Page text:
They laughed! They waved! They grew even larger! And on their interuniverse journey, they bred more and more of themselves as they neared a familiar planet...

The vision changed: I was looking at the cities of earth--London, Paris, New York, all empty except for ill-twisted skeletons littering the streets, doing exactly what they were doing when they died. Until the visions faded...

I was still in the House blanketed in darkness. The slithering and bumping grew yet nearer until I could see it!

It was a luminous blob of green pus - looking as if it had plucked itself unceremoniously from the incubating slime of its huge host monster following arrival on Earth. By turns it materialized and dematerialized as it squirmed and hobbled towards me... and I imagined I saw a crease of a wicked smile where the green fat folded and twitched. I screamed and screamed. It touched my foot. It actually touched my foot! My blood curdled as I felt it gradually creep up my body. The breathing gunge greened me over, covering my face like slobbering clay. I was then a gibbering, juddering puppet, insane with disgust, but tittering in ecstasy. I felt it enter my mouth, ooze into my throat, a seething, thickening mess of spitting, burping stew.

I found myself back in the train, watching an old man in a brown duffel coat sleep opposite me ... and out of the window the distant glow of a city.

It must have been a nightmare.


The train was three hours late when it arrived at my destination. I feel an impending doom on our world. Nothing to be done. As I lie here in a hospital, the doctors are amazed and disturbed by my body, which is dyed a hideous green in and out.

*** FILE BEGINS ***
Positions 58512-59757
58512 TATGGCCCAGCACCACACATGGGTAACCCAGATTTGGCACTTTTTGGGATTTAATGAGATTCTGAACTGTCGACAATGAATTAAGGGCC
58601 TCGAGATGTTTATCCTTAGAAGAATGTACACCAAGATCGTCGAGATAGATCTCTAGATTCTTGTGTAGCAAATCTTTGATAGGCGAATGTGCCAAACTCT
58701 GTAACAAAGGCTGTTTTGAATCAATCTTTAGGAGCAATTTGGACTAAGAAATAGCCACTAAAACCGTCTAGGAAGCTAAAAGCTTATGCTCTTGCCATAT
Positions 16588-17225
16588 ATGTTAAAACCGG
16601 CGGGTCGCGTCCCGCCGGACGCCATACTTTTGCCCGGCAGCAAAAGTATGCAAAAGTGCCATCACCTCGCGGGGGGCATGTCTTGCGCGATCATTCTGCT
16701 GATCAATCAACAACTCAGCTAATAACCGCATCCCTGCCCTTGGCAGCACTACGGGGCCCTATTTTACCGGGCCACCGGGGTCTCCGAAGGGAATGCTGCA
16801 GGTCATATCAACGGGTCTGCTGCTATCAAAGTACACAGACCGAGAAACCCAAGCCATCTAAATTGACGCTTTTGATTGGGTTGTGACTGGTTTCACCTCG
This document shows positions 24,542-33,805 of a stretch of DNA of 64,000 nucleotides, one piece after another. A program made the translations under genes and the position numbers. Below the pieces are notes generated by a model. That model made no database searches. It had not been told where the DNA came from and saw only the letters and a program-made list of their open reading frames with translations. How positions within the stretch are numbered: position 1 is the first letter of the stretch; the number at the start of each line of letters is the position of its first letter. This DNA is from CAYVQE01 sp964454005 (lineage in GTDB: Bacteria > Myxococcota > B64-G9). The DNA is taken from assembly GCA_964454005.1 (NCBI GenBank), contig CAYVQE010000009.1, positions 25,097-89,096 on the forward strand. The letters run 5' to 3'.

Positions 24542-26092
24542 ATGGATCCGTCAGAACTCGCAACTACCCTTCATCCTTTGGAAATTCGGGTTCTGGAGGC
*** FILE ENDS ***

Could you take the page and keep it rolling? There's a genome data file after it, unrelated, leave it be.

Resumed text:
(Previously e-published)

Culture Vultures

The bookshelves were stacked with cassette tapes. Earfuls of them.

The body must have been left lying there for ages, since the high stench had literally sprayed from the letter-box into a kid's prying face, one who was delivering a free newspaper, despite the sign on the garden gate expressly forbidding such delivery.

When I was finally alerted, as head of paupers' funerals in the local authority, the police work had been carried out. They had decided that the dead body had been left lying for some weeks, if a successful suicide could be blamed for such dilatoriness - which I doubted. Still, a dead body has got broad shoulders, in more senses than one - bones tending to spread out with the grain of decay. There was a desultory investigation by the autopsy man, where, on peering over his shoulder, I saw that there was very little differentiation between the congealed blood and the flesh proper.